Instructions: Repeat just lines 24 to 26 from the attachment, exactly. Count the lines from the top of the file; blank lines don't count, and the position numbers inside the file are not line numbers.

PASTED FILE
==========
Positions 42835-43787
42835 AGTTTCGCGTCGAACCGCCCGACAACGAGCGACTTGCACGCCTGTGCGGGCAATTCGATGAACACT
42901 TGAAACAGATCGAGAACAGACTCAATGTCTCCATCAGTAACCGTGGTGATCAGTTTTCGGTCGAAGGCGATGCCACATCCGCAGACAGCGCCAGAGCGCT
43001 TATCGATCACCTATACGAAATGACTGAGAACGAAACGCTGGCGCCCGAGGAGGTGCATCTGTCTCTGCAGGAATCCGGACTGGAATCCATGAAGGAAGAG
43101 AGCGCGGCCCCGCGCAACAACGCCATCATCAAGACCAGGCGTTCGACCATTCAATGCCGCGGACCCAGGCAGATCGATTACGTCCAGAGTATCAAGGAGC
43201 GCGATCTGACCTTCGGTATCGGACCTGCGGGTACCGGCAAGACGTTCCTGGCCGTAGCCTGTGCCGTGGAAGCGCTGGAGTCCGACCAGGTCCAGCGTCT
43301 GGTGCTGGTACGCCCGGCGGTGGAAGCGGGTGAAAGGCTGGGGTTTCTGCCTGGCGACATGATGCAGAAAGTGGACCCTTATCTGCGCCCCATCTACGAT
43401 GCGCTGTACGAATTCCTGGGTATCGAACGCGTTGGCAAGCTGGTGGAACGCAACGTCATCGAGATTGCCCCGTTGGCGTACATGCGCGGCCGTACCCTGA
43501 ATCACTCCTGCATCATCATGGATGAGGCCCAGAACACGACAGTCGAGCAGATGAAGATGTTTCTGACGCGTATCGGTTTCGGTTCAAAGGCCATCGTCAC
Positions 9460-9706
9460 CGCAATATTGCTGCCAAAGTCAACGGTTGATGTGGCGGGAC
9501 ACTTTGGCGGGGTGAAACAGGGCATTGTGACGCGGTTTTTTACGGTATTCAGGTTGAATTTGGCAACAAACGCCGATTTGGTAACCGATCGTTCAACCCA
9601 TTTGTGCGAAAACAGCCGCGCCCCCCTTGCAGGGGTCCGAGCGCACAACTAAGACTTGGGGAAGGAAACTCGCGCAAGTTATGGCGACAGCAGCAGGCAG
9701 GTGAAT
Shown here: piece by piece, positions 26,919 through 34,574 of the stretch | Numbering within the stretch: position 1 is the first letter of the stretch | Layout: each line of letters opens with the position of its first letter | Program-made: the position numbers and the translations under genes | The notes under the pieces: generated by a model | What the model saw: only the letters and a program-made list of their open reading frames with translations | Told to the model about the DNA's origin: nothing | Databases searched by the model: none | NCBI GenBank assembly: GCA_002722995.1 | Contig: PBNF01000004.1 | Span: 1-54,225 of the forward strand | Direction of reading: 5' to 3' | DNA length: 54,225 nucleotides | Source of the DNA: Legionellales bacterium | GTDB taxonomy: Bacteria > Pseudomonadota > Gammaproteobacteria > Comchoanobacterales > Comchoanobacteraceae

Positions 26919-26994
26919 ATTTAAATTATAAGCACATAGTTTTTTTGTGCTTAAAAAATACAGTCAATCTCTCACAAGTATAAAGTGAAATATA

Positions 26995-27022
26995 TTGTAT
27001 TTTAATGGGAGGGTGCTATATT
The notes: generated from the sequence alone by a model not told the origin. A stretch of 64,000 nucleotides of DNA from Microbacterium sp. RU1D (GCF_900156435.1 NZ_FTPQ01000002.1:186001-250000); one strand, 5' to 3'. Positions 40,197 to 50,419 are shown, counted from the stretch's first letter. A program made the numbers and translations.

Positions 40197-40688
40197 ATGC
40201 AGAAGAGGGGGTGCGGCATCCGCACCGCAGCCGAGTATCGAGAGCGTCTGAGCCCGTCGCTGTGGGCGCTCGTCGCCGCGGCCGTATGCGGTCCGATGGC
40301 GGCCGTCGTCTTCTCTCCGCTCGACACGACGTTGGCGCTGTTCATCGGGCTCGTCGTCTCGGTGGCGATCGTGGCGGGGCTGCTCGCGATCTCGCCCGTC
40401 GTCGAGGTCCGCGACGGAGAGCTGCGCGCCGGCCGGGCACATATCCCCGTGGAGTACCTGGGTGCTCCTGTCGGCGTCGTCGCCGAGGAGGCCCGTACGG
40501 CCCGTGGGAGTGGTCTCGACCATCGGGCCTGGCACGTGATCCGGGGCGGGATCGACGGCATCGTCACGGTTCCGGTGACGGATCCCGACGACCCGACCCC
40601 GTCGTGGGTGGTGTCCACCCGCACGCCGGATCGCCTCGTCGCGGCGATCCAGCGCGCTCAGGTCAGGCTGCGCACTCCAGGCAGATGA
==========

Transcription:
40201 AGAAGAGGGGGTGCGGCATCCGCACCGCAGCCGAGTATCGAGAGCGTCTGAGCCCGTCGCTGTGGGCGCTCGTCGCCGCGGCCGTATGCGGTCCGATGGC
40301 GGCCGTCGTCTTCTCTCCGCTCGACACGACGTTGGCGCTGTTCATCGGGCTCGTCGTCTCGGTGGCGATCGTGGCGGGGCTGCTCGCGATCTCGCCCGTC
40401 GTCGAGGTCCGCGACGGAGAGCTGCGCGCCGGCCGGGCACATATCCCCGTGGAGTACCTGGGTGCTCCTGTCGGCGTCGTCGCCGAGGAGGCCCGTACGG